Transmit

An initiator driving the payload and asserting the relevant xVALID signal.

Transfer

A single exchange of information. That is, with one xVALID/xREADY handshake.

The following AXI terms are master interface attributes. To obtain optimum performance, they must be specified for all components with an AXI master interface:

Combined issuing capability

The maximum number of active transactions that a master interface can generate. It is specified for master interfaces that use combined storage for active write and read transactions. If not specified then it is assumed to be equal to the sum of the write and read issuing capabilities.

Read ID capability

The maximum number of different ARID values that a master interface can generate for all active read transactions at any one time.

Read ID width

The number of bits in the ARID bus.

Read issuing capability

The maximum number of active read transactions that a master interface can generate.

Write ID capability

The maximum number of different AWID values that a master interface can generate for all active write transactions at any one time.

Write ID width

The number of bits in the AWID and WID buses.

Write interleave capability

The number of active write transactions for which the master interface is capable of transmitting data. This is counted from the earliest transaction.

Write issuing capability

The maximum number of active write transactions that a master interface can generate.

The following AXI terms are slave attributes. To obtain optimum performance, they must be specified for all components with an AXI slave:

Combined acceptance capability

The maximum number of active transactions that a slave interface can accept. It is specified for slave interfaces that use combined storage for active write and read transactions. If not specified then it is assumed to be equal to the sum of the write and read acceptance capabilities.

Read acceptance capability

The maximum number of active read transactions that a slave interface can accept.

Read data reordering depth

The number of active read transactions for which a slave interface can transmit data. This is counted from the earliest transaction.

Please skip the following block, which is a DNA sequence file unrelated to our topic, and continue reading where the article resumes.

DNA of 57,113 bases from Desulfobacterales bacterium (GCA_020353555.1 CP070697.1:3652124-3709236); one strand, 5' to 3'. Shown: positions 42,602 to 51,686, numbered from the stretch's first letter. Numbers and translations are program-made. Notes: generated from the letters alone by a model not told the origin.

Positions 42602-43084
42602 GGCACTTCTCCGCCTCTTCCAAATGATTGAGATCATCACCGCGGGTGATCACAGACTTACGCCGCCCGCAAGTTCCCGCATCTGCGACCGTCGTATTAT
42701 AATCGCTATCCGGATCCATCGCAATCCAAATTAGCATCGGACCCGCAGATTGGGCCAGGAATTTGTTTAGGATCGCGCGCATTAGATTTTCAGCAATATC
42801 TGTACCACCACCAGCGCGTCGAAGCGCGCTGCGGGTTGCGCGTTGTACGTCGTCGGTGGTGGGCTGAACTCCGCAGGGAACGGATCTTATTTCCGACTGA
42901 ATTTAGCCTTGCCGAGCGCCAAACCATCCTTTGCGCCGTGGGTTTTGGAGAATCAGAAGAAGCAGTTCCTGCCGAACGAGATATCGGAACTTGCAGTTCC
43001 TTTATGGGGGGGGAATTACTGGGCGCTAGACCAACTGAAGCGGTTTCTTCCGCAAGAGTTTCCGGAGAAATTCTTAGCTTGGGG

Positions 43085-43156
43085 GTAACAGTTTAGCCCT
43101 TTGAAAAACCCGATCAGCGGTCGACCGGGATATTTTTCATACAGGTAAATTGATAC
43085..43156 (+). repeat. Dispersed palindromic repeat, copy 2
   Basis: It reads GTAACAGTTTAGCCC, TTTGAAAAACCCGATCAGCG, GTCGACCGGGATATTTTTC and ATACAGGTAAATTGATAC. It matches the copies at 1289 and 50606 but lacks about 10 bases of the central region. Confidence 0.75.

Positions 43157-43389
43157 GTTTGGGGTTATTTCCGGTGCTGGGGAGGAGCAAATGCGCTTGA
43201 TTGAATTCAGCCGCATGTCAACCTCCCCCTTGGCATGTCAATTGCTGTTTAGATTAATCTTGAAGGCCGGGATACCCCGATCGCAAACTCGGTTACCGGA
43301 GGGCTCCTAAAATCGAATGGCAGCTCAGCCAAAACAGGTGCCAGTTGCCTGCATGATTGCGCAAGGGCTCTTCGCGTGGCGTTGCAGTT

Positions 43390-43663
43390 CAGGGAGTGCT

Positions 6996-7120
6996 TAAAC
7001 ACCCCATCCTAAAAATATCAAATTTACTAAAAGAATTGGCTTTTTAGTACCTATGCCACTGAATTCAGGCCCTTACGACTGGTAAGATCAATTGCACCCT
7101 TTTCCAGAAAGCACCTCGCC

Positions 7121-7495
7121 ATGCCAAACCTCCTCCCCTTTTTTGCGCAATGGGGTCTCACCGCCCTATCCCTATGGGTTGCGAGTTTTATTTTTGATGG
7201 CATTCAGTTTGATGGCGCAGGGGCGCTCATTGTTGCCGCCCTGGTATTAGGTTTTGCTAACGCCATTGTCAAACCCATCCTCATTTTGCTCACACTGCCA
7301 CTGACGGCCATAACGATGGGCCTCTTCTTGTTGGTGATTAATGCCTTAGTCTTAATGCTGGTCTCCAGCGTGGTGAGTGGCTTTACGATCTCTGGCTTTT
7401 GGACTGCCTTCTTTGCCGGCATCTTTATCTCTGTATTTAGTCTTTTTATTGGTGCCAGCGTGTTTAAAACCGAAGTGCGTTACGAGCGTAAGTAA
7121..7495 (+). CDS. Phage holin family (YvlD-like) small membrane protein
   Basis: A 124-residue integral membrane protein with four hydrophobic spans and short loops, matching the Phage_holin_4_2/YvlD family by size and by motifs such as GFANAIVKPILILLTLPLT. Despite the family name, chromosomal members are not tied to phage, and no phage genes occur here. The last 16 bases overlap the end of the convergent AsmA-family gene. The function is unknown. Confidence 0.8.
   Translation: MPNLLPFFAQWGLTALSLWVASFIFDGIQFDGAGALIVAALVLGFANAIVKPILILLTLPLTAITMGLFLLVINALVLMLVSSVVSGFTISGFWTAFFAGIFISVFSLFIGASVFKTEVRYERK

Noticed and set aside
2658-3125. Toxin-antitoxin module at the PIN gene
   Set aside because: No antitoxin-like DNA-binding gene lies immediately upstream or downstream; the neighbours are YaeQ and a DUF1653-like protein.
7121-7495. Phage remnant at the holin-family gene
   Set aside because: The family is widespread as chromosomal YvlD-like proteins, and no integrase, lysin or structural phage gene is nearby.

Write acceptance capability

The maximum number of active write transactions that a slave interface can accept.

Write interleave depth

The number of active write transactions for which the slave interface can receive data. This is counted from the earliest transaction.

Beat

Alternative word for an individual transfer within a burst. For example, an INCR4 burst comprises four beats.

See Also Burst.

Burst

A group of transfers to consecutive addresses. Because the addresses are consecutive, there is no requirement to supply an address for any of the transfers after the first one. This increases the speed at which the group of transfers can occur. Bursts over AMBA are controlled using signals to indicate the length of the burst and how the addresses are incremented.

See Also Beat.

Byte lane strobe

A signal that is used for unaligned or mixed-endian data accesses to determine which byte lanes are active in a transfer. One bit of this signal corresponds to eight bits of the data bus.

Clock gating

Gating a clock signal for a macrocell with a control signal and using the modified clock that results to control the operating state of the macrocell.

Cross Trigger Interface (CTI)

Part of an Embedded Cross Trigger device. The CTI provides the interface between a processor/ETM and the CTM within an ECT.

Cross Trigger Matrix (CTM)

The CTM combines the trigger requests generated from CTIs and broadcasts them to all CTIs as channel triggers within an Embedded Cross Trigger device.